April 3rd, 2007

Google’s Core Competency Does Not Translate To Offline Media — But That May Work To Google’s Advantage

by

What is Google’s core competency? I would argue that it’s harvesting the value from massively scaled, complex human activity, i.e. millions of websites linking to each other and hundreds of thousands of advertisers bidding on key word and experimenting with ad creative, clickthrough rates, and conversion rates. The other critical element of this core competency is a natural feedback loop, e.g. the “relevancy” of a search results page or an online business’ cost of sales through paid search advertising.

The reason that Google has struggled to apply this core competency to offline media, i.e. magazines, newspapers, and now TV, is that these media lack both the scaled of activity and the natural feedback loop that enables Google to create efficiencies by harnessing these market dynamics.

If you read Google’s press release about its new TV ad system, it’s clear that they are aiming to pump as much feedback data and activity into the system as possible:

Advances in set-top-box technologies make it possible to report aggregate statistics on how many times an ad was viewed and whether it was watched through to the end. As part of this trial, we will be working with partners to use aggregate, anonymized set-top-box metrics to deliver timely and accurate viewing reports. Advertisers can use this data to understand the effectiveness of their TV ad campaigns and use this information to provide more relevant ads to viewers.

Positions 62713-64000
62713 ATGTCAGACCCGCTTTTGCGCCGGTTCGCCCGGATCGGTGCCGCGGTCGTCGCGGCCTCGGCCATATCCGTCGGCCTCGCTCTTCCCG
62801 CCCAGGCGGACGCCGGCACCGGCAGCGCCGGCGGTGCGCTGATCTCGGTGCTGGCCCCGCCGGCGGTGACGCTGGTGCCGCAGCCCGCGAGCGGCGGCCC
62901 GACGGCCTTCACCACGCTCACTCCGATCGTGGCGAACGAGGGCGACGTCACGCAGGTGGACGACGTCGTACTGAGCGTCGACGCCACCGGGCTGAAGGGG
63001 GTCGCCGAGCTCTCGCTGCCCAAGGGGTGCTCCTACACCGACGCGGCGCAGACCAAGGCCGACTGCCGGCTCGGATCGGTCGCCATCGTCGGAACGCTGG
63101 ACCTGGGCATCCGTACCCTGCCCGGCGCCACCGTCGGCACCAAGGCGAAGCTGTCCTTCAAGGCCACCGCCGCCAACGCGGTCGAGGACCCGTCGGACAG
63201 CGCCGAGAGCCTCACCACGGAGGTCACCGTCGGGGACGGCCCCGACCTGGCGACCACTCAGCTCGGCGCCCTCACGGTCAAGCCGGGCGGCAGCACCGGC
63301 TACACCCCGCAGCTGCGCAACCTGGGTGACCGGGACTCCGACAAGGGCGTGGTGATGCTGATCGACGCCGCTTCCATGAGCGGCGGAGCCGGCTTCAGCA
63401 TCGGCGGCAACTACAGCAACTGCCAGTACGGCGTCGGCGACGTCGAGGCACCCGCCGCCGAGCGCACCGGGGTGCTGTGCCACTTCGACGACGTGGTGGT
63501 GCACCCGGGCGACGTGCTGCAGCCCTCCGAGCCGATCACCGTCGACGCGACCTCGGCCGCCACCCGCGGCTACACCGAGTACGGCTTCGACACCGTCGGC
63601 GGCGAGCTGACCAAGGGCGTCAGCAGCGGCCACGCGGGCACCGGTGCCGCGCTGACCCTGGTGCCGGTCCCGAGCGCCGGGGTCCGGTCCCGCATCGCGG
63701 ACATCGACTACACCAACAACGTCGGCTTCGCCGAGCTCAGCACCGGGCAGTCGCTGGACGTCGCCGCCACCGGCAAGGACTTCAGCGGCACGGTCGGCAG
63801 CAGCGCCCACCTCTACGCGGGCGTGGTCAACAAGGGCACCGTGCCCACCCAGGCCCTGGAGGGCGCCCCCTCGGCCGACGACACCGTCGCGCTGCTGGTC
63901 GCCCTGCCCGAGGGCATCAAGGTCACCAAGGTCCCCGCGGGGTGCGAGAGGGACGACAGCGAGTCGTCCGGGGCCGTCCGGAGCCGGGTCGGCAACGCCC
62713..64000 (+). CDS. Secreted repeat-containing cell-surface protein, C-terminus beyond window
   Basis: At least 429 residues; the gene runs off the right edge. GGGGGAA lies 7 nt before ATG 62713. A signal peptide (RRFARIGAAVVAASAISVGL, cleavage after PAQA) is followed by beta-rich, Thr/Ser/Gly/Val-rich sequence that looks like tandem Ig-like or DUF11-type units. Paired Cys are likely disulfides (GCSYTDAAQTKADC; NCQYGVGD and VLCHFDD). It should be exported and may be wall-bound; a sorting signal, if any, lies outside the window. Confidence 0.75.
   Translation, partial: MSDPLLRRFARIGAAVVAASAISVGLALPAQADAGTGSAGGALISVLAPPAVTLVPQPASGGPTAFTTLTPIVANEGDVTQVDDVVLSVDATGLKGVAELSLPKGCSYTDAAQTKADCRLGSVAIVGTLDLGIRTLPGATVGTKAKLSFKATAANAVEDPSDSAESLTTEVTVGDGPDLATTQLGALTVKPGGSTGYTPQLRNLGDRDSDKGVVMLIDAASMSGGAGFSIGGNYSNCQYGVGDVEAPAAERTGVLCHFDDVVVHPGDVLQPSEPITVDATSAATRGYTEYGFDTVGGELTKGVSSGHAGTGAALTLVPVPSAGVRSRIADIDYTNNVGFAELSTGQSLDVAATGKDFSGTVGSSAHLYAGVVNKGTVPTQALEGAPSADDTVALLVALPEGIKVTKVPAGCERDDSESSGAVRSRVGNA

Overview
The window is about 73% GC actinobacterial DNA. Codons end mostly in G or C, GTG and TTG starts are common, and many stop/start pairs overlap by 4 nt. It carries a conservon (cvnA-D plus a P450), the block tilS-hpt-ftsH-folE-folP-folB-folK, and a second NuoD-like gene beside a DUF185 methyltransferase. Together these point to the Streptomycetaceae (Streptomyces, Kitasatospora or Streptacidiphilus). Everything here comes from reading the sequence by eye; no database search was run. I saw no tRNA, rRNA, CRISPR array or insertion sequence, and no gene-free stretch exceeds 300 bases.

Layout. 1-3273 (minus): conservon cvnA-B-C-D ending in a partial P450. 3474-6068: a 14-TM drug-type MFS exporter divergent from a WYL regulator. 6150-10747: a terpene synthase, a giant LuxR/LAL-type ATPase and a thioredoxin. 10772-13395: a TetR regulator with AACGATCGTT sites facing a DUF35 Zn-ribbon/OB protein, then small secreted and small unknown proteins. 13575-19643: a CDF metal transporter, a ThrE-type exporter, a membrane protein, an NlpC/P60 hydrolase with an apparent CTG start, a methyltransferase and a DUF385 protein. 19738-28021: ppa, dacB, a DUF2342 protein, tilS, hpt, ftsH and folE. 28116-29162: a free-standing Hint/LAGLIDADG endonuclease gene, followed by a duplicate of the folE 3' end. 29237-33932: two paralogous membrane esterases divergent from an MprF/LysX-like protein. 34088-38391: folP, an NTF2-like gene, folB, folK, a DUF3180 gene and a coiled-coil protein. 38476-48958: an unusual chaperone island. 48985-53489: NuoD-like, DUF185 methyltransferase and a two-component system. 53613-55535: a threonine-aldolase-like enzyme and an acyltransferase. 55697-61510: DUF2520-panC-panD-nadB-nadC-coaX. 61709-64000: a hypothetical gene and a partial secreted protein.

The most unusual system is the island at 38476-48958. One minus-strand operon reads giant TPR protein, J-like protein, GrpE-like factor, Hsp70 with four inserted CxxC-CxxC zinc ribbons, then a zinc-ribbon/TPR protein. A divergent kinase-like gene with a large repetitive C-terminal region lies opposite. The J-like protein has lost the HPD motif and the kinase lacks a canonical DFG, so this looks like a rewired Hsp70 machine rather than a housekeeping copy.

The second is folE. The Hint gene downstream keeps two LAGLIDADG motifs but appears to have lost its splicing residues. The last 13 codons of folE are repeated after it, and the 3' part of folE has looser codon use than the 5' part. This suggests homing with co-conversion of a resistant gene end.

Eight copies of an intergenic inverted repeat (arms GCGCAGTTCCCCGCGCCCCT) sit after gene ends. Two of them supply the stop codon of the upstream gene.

The problem is that the “sensitivity” and “specificity” of the data and the scale of activity (i.e. number of advertisers using the system and the number of bids per advertiser) don’t even begin to compare to what exists in search. First, the number of advertisers who will be able to create video ads is likely to be dwarfed for some time to come by the number of advertisers who have created text ads. Second, the ability to track, at the individual user level, the performance of each text ad for each keyword AND, critically, the ability to track that individual user’s behavior on a site AFTER they click doesn’t even begin to compare to “aggregate statistics on how many times an ad was viewed and whether it was watched through to the end.”

The irony here is that Google is running in the completely opposite direction with its cost-per-action advertising program, which provides the ultimate feedback loop.

Back in the days of mass marketing of mass products, i.e. when everyone was a potential customer, TV was an immensely efficient medium because reaching everybody was the objective. As consumer audiences and product target markets fragmented, TV became more and more inefficient, to the point where the entire system is now propped up by the inertia of deeply entrenched economic interests. While Google will no doubt introduce greater efficiency into the TV ad sales system, it will have the net effect of driving money out of the system.